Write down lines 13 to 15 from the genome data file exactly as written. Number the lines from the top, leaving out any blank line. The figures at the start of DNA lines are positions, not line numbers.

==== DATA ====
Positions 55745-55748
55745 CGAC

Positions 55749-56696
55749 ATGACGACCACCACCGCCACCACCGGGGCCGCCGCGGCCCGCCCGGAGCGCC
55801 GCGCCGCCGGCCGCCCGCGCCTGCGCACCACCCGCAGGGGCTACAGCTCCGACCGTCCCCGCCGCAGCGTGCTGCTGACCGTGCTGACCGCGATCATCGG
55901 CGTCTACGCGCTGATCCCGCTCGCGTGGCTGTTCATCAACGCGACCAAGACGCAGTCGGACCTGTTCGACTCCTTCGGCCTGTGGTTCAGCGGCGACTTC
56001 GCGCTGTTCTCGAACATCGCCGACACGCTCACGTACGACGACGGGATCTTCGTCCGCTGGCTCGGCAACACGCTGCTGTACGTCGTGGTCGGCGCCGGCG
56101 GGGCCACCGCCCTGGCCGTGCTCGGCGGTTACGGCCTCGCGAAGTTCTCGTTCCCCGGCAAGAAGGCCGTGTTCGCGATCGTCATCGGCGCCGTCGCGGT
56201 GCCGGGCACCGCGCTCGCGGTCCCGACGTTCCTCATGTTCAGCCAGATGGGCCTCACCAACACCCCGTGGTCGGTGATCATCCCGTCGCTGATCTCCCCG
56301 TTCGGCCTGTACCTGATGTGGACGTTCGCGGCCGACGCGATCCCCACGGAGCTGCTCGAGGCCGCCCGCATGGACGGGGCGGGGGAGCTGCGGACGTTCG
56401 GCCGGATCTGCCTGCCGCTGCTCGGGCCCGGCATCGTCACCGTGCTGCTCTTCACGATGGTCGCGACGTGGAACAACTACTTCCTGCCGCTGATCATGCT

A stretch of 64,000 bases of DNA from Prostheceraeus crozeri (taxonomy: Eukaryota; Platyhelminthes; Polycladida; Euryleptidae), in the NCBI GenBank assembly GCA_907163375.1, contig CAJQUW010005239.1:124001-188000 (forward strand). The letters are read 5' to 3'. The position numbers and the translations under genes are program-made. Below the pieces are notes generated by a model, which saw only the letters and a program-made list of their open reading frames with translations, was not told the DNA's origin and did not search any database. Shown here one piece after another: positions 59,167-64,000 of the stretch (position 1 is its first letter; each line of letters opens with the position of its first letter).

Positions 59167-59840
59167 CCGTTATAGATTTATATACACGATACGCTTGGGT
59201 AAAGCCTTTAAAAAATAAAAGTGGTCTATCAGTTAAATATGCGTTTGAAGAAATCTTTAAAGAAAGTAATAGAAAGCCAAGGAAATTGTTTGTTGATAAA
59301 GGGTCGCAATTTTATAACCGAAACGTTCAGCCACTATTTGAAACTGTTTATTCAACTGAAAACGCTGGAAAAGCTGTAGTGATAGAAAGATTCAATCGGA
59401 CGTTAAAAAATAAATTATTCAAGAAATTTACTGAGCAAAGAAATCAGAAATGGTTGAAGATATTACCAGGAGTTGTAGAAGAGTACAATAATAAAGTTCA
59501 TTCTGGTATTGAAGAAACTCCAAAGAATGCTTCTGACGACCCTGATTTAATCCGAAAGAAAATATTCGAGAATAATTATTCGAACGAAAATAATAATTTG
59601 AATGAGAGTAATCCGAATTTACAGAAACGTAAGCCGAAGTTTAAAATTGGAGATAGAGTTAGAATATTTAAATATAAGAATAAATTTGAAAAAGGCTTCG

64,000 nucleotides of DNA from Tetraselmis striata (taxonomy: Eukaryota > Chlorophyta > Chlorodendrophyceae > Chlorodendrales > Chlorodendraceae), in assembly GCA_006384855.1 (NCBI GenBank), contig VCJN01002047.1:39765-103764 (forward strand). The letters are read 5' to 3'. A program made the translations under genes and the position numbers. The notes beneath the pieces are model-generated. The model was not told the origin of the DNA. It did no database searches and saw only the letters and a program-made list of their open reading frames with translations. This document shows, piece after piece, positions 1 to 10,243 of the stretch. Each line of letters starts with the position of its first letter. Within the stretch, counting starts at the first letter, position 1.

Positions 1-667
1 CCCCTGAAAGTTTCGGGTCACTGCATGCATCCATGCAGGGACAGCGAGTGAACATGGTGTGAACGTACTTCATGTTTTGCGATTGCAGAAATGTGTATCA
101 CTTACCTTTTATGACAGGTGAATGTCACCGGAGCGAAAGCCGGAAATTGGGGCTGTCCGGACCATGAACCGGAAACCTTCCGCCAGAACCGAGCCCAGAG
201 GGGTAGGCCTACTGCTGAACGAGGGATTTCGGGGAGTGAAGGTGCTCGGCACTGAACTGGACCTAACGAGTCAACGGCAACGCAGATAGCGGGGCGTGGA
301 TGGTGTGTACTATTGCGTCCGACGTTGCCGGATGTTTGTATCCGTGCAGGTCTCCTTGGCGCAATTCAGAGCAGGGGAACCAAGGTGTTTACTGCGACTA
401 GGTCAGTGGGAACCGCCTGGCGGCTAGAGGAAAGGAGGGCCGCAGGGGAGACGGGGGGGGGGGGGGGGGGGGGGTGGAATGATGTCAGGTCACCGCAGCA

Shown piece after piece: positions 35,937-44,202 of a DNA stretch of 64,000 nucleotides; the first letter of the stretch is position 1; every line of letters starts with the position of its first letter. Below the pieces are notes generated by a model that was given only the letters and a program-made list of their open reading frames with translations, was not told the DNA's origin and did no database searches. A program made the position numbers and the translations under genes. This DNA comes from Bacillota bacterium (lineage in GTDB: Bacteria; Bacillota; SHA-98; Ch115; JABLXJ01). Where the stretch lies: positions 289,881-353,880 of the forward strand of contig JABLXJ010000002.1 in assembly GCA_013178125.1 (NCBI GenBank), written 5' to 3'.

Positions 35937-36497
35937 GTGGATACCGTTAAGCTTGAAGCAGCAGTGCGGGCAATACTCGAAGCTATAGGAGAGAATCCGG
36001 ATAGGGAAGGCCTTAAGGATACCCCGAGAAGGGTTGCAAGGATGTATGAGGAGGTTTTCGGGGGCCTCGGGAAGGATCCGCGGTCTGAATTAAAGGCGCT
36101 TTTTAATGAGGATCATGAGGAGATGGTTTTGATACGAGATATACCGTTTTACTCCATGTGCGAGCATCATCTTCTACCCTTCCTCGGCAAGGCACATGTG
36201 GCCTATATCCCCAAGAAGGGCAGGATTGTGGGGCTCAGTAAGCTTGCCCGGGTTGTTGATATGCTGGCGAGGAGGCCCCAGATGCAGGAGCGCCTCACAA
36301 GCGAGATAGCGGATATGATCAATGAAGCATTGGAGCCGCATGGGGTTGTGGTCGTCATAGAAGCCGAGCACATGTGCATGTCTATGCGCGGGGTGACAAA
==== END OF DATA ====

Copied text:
Positions 59167-59840
59167 CCGTTATAGATTTATATACACGATACGCTTGGGT
59201 AAAGCCTTTAAAAAATAAAAGTGGTCTATCAGTTAAATATGCGTTTGAAGAAATCTTTAAAGAAAGTAATAGAAAGCCAAGGAAATTGTTTGTTGATAAA